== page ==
We were raising the wind generator mast and he was putting in bolts and connecting the final wires. I asked him about the jack lines, and he said that it was something he had not bought and probably wouldn’t require them for this part of the trip. I didn’t question his wisdom on this for I knew he was experienced. The image below was taken just a couple of days prior to installation of the wind generator. I was shooting images of boats going through the fairway and happened to catch the stern of Crazy Horse in this one.
Crazy Horse on RIGHT of Image above
It is now very apparent that Guy, while experienced in around the world cruising, a six-times around the Horn man, and a seasoned racer made a mistake that anyone could make. He didn’t think anything bad would happen.
According to the article (Written in French), the boat was recovered with no one aboard.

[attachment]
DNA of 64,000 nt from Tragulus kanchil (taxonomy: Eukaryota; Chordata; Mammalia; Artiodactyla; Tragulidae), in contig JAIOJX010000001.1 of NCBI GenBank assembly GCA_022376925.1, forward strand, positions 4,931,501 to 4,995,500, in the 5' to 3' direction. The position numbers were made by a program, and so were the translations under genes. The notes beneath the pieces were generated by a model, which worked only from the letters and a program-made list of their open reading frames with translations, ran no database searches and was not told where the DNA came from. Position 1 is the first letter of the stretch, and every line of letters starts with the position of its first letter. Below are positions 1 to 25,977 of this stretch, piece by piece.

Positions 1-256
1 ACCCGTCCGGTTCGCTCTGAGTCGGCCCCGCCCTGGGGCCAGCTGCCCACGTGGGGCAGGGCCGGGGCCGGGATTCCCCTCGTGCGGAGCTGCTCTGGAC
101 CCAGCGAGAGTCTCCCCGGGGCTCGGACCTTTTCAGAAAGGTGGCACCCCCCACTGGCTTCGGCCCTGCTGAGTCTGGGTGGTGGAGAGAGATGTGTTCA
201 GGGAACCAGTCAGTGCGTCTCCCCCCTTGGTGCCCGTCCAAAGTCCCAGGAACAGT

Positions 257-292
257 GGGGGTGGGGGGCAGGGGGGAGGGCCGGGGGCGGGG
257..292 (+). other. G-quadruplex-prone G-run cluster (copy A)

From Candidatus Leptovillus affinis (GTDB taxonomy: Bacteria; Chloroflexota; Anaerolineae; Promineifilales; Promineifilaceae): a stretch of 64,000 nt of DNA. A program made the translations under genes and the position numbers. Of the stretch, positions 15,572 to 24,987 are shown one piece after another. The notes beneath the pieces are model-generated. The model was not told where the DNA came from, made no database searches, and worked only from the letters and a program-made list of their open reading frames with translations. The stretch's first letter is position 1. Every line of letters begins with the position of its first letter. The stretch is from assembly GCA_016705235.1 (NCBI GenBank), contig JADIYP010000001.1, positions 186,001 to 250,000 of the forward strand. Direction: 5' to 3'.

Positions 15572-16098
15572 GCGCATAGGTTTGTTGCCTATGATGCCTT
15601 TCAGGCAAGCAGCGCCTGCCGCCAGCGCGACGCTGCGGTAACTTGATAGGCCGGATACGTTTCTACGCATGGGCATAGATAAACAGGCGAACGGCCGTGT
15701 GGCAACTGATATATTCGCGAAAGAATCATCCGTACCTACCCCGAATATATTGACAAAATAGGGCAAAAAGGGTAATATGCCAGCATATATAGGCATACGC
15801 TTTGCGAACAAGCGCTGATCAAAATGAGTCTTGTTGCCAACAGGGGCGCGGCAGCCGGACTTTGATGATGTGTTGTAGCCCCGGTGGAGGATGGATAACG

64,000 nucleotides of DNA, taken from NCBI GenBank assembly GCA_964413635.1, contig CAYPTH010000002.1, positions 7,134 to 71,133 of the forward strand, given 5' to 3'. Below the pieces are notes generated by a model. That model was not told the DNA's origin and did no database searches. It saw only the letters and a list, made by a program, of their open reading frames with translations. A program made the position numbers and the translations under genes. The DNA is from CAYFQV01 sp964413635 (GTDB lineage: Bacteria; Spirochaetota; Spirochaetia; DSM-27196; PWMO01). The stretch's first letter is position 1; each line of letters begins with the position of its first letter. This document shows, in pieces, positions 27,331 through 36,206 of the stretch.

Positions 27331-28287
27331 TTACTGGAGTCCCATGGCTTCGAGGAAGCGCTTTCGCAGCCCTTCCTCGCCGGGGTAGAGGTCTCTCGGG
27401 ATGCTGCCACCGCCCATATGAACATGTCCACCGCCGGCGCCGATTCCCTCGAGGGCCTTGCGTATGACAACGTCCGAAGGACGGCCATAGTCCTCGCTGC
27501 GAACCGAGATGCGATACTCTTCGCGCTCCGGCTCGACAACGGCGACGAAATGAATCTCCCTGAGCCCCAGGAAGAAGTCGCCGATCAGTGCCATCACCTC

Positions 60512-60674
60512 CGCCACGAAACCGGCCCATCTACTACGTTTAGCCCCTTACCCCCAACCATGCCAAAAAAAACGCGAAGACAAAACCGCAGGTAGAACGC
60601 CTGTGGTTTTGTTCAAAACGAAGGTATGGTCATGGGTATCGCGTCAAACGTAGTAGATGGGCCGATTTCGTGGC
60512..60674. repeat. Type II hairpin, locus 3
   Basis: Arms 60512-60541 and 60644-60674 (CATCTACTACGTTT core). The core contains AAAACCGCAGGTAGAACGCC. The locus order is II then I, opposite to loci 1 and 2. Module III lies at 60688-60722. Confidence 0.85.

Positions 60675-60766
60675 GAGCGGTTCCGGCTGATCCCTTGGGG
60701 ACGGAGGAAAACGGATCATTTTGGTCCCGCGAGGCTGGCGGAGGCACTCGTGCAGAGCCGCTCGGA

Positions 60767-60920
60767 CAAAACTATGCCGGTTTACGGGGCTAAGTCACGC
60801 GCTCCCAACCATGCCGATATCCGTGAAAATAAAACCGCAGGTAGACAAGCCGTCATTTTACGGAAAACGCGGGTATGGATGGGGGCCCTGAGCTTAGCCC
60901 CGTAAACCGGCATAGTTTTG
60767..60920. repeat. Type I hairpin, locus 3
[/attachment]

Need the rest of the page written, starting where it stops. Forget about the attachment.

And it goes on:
For those who know the story of Joshua Slocum (and I hope all Sailors know it, if not, read it) Slocum traveled solo around the world, with an old wreck of a boat he rebuilt from the keel up. A completely “new” boat from the old boat rose of the “ashes” (ok, sand actually) and he proceeded to travel the world, visiting exotic locations and becoming a very famous man in the late 1890s.
Bernardin sailed a steel boat called Spray around the world, following the footsteps of Slocum over a three year circumnavigation.
Like Slocum, Monsieur Bernardin disappeared at sea. Unlike Slocum, Crazy Horse was found without it’s Captain. Spray was never located. Today we can only assume the worst for Guy. He never finished his last voyage. At least I tend to believe he wished to complete it with success, not in the manner it ended.
So, to sailors everywhere…. do your best. Never skimp on safety, know your limits. Know that any little thing can kill you out there. I’m sure you all know this, and I’m preaching to the choir, but seriously, I’m tired of losing friends like this.
Fair Winds, Guy Bernardin, where ever you are now.
Guy aboard the Slocum Spray Replica